'Ya did some damage, kid,' he drawled with a shrug. 'Don't worry. Go talk to your mom. I have no idear where she got that thing.'
That didn't make sense. It didn't make sense because my mom hadn't gotten me the scooter.
I was thirteen years old.
Buck's words stunned me more than the initial crash. I let out a gutteral 'MOM!' and raced inside the house.
'What is it, sweet thang?' she asked. She was lounging on the living room couch in the perfect reading position, at an angle of repose that meant, 'I'm relaxin,' honey.
'Buck,' I said with a hard K,' told me to ask you where I got my moped, but Santa got it for me. Why would he say such blashpemous words?'
Mom put down The Four Agreements, a book that was on her coffee table for more than 50 percent of my childhood. She folded her reading glasses and took in the skin dangling from my chin.
'Also, I might have wrecked my moped.'
'I thank we need to talk,' she sweetly drawled. My mom's voice sounds like what I imagine the liqueur Southern Comfort sounds like. It's comforting, sweet, but right when you get too comfortable, it'll bite you in the ass to remind you it's in charge. That day was a taste of the comfort. I thought she might be about to break it to me that Santa had cancer.
'I mean, Santa's real,' I scoffed.
Her hazel eyes looked me squarely in my big brown eyes.
'I'm sorry, honey. He's naaaaaht.'
My mouth opened, and I froze. I would have preferred him to have cancer. Every memory I had of Santa Claus flooded to the front of my brain, like a bad trip through Willy Wonka's Tunnel of Terror, floating down the colorful river on the never-ending haunted gondola ride, seeing flashes of the presents my parents had given me. The carrots half eaten by the reindeer. The oddly cropped selfied od his white-as-snow beard he'd left behind. Was I supposed to believe the reindeer hoofprints on the steps were fake too?!
I stood ther with my well-developed rack, eyes welling up with tears, spinning out faster than my scooter.I tried to give my best Detective Olivia Benson, swiping away the tears as they fell.
'And the Easter Bunny?' I croaked.
'Just me,' she said with a half smile.
'I'm only going to ask this once. What about the tooth fairy?'
She confessed. 'I have all your teeth hidden around the house.'
No further questions.
I'm not, well, the most observant person - even to this day. My girlfriend hides my Christmas presents in plain sight, confident that I won't notice them. There is, likely, a present from her sitting on my desk right now. With my name plastered on it, accompanied buy a large, blinking neon sign that reads, THE PRESENT WRAPPED IN BRIGHT ORANGE IS FOR SOPHIE. And yet, nothing. Truly amazing.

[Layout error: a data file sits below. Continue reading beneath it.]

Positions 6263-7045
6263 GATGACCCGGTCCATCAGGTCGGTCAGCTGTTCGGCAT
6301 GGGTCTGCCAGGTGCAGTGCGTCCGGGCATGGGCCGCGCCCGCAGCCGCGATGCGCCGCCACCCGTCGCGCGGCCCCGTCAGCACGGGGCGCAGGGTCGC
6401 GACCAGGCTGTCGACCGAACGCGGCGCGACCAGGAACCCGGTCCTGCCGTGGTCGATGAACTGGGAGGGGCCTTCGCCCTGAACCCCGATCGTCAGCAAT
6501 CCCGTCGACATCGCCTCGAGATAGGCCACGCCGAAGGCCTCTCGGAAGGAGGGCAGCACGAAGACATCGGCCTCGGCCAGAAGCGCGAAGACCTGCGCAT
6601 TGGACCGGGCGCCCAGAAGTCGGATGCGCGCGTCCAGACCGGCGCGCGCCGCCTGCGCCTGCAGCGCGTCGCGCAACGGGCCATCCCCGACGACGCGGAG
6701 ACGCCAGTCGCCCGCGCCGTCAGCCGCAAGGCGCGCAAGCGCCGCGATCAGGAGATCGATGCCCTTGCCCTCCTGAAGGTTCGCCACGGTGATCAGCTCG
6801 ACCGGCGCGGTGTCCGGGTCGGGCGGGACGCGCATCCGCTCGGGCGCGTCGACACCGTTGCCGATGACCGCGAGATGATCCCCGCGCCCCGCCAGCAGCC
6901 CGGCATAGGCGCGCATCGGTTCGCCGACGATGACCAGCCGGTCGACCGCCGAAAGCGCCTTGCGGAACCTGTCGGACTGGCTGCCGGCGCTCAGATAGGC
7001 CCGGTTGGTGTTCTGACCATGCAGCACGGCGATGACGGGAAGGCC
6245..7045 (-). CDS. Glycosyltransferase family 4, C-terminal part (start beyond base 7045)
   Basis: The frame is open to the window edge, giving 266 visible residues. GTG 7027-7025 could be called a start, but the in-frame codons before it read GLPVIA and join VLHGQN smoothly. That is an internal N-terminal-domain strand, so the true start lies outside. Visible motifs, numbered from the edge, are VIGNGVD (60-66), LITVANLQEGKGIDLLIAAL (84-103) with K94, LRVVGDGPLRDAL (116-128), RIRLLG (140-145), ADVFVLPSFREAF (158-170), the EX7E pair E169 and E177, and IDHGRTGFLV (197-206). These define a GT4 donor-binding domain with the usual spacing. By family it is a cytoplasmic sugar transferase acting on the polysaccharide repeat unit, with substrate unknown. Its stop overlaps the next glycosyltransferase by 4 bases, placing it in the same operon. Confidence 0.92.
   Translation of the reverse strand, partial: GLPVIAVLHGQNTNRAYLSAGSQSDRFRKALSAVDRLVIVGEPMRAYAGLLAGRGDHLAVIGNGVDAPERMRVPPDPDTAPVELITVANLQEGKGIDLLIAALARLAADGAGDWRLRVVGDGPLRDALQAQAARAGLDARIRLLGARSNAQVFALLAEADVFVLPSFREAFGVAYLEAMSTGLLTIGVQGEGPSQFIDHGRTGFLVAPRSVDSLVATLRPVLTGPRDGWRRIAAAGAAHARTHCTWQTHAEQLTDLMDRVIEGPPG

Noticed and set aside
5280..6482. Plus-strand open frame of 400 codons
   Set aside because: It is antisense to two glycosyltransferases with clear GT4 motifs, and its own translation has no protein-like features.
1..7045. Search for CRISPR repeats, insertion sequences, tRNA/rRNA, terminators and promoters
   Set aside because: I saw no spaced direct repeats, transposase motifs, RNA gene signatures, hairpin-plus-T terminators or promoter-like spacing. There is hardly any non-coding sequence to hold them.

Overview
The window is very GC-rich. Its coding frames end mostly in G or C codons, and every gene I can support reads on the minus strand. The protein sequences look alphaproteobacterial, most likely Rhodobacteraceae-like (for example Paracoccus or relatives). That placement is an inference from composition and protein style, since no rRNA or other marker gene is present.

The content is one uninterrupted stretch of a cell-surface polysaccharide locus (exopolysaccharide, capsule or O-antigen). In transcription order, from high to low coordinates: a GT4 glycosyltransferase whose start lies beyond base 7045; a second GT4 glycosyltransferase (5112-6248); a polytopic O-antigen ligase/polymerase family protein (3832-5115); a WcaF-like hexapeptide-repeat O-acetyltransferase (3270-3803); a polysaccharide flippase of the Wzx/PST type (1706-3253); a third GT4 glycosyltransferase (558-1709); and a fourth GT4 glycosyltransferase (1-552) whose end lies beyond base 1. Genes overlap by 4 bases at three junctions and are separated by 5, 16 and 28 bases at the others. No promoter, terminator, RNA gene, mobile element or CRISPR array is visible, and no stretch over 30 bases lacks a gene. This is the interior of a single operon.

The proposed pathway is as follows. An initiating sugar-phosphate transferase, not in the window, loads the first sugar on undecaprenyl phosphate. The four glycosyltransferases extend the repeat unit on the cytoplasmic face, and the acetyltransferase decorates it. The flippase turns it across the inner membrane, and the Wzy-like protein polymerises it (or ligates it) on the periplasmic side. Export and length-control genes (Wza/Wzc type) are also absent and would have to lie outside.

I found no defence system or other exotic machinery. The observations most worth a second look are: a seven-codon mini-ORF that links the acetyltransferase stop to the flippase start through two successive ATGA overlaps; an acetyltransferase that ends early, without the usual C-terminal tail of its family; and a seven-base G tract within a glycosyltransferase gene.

But a house full of children's teeth seemed a damning secret to keep.
I was gutted. I should have you arrested. I thought of all those times I'd gone back to class after the holiday break, confidently standing up for Mr. Claus's existence. I'd take my seat at a desk in the front row and whip my head around to face the other children.
'Of course Santa is real. How else do you explain this?'
I'd pull out a photograph from my JanSport backpack to reveal close-up (yet out of focus) shot of Santa's eyes and beard with a tiny crumb tucked into the hair. The other children sat in what I'd assumed was stunned silence. I turned back in my seat toward the board, smiling like I'd won.
Back with my mom, I took a strangled breath. My parents had led me right out in front of a firing squad, believing I was invincible.
My mom's words echoed in my head. 'We took a picture of one of the Santa figurines, honey.' Mom collected Santas of the world from Hallmark and Cracker Barrel - a new one every year. I had the privilege of helping her place them all around the house each Christmas. There was a Brazilian Santa and an Irish Santa. I had a feeling that this particular photo was from Cracker Barrel's Caribbean Santa.
'Why would you lie to me?' I hissed, silently drumming up the worst word I could call my backstabbing mother: turd.
'Your dad and I wanted to give you the best Christmas possible. It was a fun game for us. We really enjoyed playin' Santa.'
A game. Interesting. I hadn't realized my dignity was something to play with - but there we had it. It was a game - and the game was now officially over. I lunged into her arms, curled up on the couch, and wept, tears sliding down into my cleavage. Christmas would be changed forever.
That was the first time I realized I was a late bloomer - but it wouldn't be the last."